THis seems like an interesting idea:
People in black trench coats might soon be chasing blogs.
Blogs, short for Web logs, are personal online journals. Individuals post them on Web sites to report or comment on news especially, but also on their personal lives or most any subject.
Some blogs are whimsical and deal with “soft” subjects. Others, though, are cutting edge in delivering information and opinion.
As a result, some analysts say U.S. intelligence and law enforcement officials might be starting to track blogs for important bits of information. This interest is a sign of how far Web media such as blogs have come in reshaping the data-collection habits of intelligence professionals and others, even with the knowledge that the accuracy of what’s reported in some blogs is questionable.
Still, a panel of folks who work in the U.S. intelligence field – some of them spies or former spies – discussed this month at a conference in Washington the idea of tracking blogs.
“News and intelligence is about listening with a critical ear, and blogs are just another conversation to listen to and evaluate. They also are closer to (some situations) and may serve as early alerts,” said Jock Gill, a former adviser on Internet media to President Clinton, in a later phone interview, after he spoke on the panel.
I am sure some people might worry about infringements to civil liberties, but I don’t immediately see how. As a blogger, I am putting things into the public domain freely. This sounds to me to be along the same lines as the Terrorism Futures Market, which was and still is a great idea, despite what the loudmouth know-nothings have to say.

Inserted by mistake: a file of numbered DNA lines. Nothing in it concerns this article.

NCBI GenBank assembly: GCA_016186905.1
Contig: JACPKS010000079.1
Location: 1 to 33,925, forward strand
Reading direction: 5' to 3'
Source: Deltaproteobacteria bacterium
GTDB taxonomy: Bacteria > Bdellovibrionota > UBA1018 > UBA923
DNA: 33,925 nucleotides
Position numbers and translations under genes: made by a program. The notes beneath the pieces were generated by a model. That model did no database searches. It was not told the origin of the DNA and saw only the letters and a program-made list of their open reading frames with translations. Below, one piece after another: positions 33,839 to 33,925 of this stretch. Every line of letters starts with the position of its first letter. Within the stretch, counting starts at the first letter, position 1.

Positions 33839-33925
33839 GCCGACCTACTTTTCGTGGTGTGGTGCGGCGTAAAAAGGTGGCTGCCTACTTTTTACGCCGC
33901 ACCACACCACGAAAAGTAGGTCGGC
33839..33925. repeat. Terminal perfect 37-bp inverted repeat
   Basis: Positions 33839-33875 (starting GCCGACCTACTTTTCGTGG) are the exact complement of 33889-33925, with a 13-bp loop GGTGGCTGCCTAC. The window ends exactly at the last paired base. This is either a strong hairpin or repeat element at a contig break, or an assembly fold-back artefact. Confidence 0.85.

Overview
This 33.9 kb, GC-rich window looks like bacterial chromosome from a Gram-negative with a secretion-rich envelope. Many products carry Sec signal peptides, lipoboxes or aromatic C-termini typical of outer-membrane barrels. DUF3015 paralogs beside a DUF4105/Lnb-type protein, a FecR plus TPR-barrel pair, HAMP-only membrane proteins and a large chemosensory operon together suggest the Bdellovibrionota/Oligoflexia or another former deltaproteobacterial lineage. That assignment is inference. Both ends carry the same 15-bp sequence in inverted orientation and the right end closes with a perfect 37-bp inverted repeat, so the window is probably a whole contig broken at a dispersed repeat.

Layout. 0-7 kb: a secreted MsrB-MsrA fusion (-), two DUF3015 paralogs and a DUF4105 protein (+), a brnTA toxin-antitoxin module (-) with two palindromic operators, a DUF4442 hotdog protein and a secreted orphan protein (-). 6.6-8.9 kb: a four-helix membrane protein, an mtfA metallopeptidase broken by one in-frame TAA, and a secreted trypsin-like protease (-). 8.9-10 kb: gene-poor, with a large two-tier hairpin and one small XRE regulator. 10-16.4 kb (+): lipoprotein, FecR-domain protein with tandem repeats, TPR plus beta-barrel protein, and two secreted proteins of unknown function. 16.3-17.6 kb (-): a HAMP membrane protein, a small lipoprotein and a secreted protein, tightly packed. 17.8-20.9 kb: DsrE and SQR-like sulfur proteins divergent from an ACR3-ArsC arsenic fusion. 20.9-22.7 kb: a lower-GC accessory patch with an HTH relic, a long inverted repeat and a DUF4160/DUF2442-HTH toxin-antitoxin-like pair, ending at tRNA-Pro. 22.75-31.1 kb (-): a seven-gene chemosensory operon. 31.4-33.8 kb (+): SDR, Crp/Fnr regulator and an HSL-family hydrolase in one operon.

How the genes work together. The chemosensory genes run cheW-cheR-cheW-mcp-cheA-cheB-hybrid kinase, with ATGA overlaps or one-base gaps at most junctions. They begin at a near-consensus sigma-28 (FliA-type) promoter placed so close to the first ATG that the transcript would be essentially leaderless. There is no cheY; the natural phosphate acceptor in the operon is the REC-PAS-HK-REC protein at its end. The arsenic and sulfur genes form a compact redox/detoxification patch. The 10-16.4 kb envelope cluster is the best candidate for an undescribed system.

This seems to be another attempt to gather synthesized and in many cases, raw data. Why not?
In other blogging news, Oliver saw this line on Law and ORder: SVU (I, like most rational human beings, was watching the Chapelle Show):
“Gentlemen, your so-called victim has been doing a little ‘blogging.'”
I think this may be the first time I’ve disagreed with John. I like Law & Order.
I like the regular Law and ORder- but I just don’t care that much for the spinoffs. I do like Belzer’s character, though.
I don’t care for Law & Order: CI. Vincent D’Onofrio’s character is SO annoying! The guy’s a damn expert in every esoteric subject under the sun. Plus he completely badgers the suspects, right in front their lawyers mind you, until they up and confess, and the lawyers do nothing! It’s totally unrealistic.
If they were serious about such things, a group should promulgate a set of tags to mark out such posts that the blogger thinks might be of intelligence interests. Normal browsers wouldn’t do anything with the tags but they would flag out the original and/or useful information from the author’s perspective.
TM, I don’t think a weblogger-defined tag is useful. Imagine terrorist-sympathizing webloggers tossing chunks of worthless data at the intelligence agencies to throw them off.